Logger needs the scripts APLTreeUtils and WinFile. While APLTreeUtils must be situated on the same level as Logger (because it is :Included), WinFile is expected to be found either on the same level as the Loggerscript or in # or in the namespace Logger got instantiated from.

If neither of this is appropriate one can specify a reference refToUtils pointing to the correct namespace.

Sample session

This code:

 myLogger←⎕NEW #.Logger
⍝ Exercise the "Log" method"
 myLogger.Log'this is my first entry!'
 myLogger.Log'Even' 'more' 'entries'
 myLogger.Log⊃'A' 'text' 'matrix'
 myLogger.Log 1 2 3
 myLogger.Log('String')(⍳6)('Another string')
 myLogger.Log(1 2)(2 3⍴⍳6) ⍝ causes an error (trapped!)
 {myLogger.Log'Log entry written in a thread'}&⍬
⍝ Exercise the "LogError" method
 msg←'An error has occured'
 myLogger.LogError rc msg  ⍝ This has no effect: rc is 0
 myLogger.LogError rc msg
 more←'A fatal error has occured'(20 1009)((1 2)'FATAL'(2 3⍴⍳6))
 myLogger.LogError rc msg more ⍝ "more" can be any array

Results in this log file:

2011-05-29 07:29:36 *** Log File opened                 
2011-05-29 07:29:36 this is my first entry!             
2011-05-29 07:29:36 Even                                
2011-05-29 07:29:36 more                                
2011-05-29 07:29:36 entries                             
2011-05-29 07:29:36 A                                   
2011-05-29 07:29:36 text                                
2011-05-29 07:29:36 matrix                              
2011-05-29 07:29:36 1 2 3                               
2011-05-29 07:29:36 String                              
2011-05-29 07:29:36 1 2 3 4 5 6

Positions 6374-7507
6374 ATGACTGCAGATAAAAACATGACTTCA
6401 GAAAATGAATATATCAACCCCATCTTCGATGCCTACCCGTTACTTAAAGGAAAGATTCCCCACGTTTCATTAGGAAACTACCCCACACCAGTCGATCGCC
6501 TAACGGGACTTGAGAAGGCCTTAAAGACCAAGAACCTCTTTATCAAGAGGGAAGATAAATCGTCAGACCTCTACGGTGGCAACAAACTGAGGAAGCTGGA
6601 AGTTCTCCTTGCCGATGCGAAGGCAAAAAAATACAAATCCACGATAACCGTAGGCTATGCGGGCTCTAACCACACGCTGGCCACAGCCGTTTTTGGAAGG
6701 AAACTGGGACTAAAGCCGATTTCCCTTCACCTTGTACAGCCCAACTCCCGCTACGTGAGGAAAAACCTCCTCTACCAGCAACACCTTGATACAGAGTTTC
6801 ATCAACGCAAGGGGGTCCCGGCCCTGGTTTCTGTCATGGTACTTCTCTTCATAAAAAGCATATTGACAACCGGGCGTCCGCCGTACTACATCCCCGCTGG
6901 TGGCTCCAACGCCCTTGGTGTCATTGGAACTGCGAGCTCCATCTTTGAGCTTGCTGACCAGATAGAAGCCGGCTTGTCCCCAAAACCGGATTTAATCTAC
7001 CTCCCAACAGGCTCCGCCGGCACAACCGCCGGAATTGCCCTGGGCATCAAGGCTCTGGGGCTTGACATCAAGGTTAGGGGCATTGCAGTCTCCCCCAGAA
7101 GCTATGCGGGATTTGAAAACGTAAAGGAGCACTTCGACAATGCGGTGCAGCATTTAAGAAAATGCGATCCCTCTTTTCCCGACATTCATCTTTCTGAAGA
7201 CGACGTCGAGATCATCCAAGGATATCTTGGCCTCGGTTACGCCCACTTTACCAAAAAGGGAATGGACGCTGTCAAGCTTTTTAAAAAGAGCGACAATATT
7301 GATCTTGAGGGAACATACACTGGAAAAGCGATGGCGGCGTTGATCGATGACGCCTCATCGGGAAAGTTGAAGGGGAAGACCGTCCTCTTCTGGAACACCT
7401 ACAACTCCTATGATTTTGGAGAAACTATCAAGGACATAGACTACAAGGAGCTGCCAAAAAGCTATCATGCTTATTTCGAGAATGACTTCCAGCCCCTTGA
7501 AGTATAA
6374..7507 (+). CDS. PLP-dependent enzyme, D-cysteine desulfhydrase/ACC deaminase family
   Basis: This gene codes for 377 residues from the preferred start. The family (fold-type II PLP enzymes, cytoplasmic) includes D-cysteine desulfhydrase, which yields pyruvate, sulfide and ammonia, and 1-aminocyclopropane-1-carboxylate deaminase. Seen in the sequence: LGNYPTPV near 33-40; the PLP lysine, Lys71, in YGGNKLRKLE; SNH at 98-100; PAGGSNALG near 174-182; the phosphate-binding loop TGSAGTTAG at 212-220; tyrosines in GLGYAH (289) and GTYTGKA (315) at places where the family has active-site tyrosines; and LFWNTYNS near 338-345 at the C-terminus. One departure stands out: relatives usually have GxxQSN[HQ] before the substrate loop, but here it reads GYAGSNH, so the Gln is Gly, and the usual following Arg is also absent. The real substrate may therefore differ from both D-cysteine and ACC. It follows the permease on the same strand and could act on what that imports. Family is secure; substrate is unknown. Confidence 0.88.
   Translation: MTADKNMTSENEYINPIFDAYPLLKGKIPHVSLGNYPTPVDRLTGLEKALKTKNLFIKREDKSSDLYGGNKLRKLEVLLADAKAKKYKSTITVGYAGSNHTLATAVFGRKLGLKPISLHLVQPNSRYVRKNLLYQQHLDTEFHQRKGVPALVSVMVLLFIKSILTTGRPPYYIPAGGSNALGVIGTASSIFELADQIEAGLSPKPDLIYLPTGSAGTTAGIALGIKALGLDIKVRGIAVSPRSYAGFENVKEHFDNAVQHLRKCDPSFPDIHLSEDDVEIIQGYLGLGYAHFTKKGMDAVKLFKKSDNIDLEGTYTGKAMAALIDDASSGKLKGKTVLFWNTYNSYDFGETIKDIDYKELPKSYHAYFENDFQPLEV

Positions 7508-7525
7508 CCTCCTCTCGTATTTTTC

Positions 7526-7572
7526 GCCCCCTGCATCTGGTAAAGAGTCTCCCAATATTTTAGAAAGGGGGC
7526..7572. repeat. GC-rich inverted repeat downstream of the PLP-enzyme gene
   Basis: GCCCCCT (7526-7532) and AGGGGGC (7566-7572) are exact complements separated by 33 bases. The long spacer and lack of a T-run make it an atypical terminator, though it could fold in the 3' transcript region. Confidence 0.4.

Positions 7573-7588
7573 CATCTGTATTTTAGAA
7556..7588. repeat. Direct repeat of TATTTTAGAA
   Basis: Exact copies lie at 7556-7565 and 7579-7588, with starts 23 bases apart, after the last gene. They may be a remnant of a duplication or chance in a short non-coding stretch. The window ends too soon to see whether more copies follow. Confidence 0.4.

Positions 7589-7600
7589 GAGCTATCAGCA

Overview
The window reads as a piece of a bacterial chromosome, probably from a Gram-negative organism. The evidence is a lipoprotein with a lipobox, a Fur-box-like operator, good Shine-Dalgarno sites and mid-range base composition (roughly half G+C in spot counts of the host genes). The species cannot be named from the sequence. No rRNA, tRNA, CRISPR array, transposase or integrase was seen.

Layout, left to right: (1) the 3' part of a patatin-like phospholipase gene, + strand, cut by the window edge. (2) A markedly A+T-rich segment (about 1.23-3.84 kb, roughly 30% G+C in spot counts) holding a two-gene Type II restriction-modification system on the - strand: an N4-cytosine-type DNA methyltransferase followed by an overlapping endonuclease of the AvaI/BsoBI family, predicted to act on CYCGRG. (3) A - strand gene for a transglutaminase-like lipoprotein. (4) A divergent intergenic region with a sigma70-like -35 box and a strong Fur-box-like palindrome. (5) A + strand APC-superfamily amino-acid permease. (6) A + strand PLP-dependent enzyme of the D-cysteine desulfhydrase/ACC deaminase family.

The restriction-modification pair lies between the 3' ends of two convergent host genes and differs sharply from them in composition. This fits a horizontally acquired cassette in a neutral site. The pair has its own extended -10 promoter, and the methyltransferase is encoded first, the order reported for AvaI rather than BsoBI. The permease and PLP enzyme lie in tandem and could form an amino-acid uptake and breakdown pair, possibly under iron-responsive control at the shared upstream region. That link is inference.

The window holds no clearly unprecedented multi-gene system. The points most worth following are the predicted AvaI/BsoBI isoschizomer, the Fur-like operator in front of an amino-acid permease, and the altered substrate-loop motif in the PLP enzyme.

2011-05-29 07:29:36 Another string                      
2011-05-29 07:29:36 (2) Log entry written in a thread   
2011-05-29 07:29:36 *** ERROR RC=2; An error has occured
2011-05-29 07:29:36 *** ERROR RC=2; An error has occured
2011-05-29 07:29:36           A fatal error has occured 
2011-05-29 07:29:36           20 1009                   
2011-05-29 07:29:36            1 2  FATAL  1 2 3        
2011-05-29 07:29:36                        4 5 6        

Note that for the log entry written from its own thread the thread number is reported in the log file.

Constructors, fields, properties and methods

      ]ADOC.List Logger 
*** Logger (Class) ***

  make2(path_ encoding_)
  make3(path_ encoding_ filenameType_)
  make4(path_ encoding_ filenameType_ debug_)
  make5(path_ encoding_ filenameType_ debug_ timestamp_)
  make6(path_ encoding_ filenameType_ debug_ timestamp_ refToUtils_)
Instance Properties:
  encoding (ReadOnly)
  errorCounter (ReadOnly)
  filenameDescriptor (ReadOnly)
  filename (ReadOnly)
  path (ReadOnly)
Instance Methods:
  r ← FullFilename
  {r} ← LogError y
  {r} ← Log Msg
Shared Methods:
  r ← Copyright
  r ← CreateParms
  r ← History
  r ← Version

Project page

For bug reports, future enhancements and a full version history see Logger/ProjectPage

General information

Original author:







Free software

APLTree downloads

Using an APLTree member

  1. If you just want to consume (use) an APLTree member then you have several choices:
    • Note that accessing it via ftp allows you to download older versions as well while the dedicated download page offers just the most current version.


If you want to contribute to an APLTree project see HowToContributeToTheAPLTreeProject for details.

Get the full project

If for some reason you need access to, say, the test cases then you need to get more then just the script (or application) itself.

HowToContributeToTheAPLTreeProject explains how to get a project onto your local machine. Just ignore any additional steps.

Create a new APLTree sub project

In order to create a new APLTree project you need some advice. Ask KaiJaeger for help: mailto:kai@aplteam.com


Logger: Managing Log Files

Logger is part of the CategoryAplTree project.

Logger (last edited 2017-01-08 12:04:23 by KaiJaeger)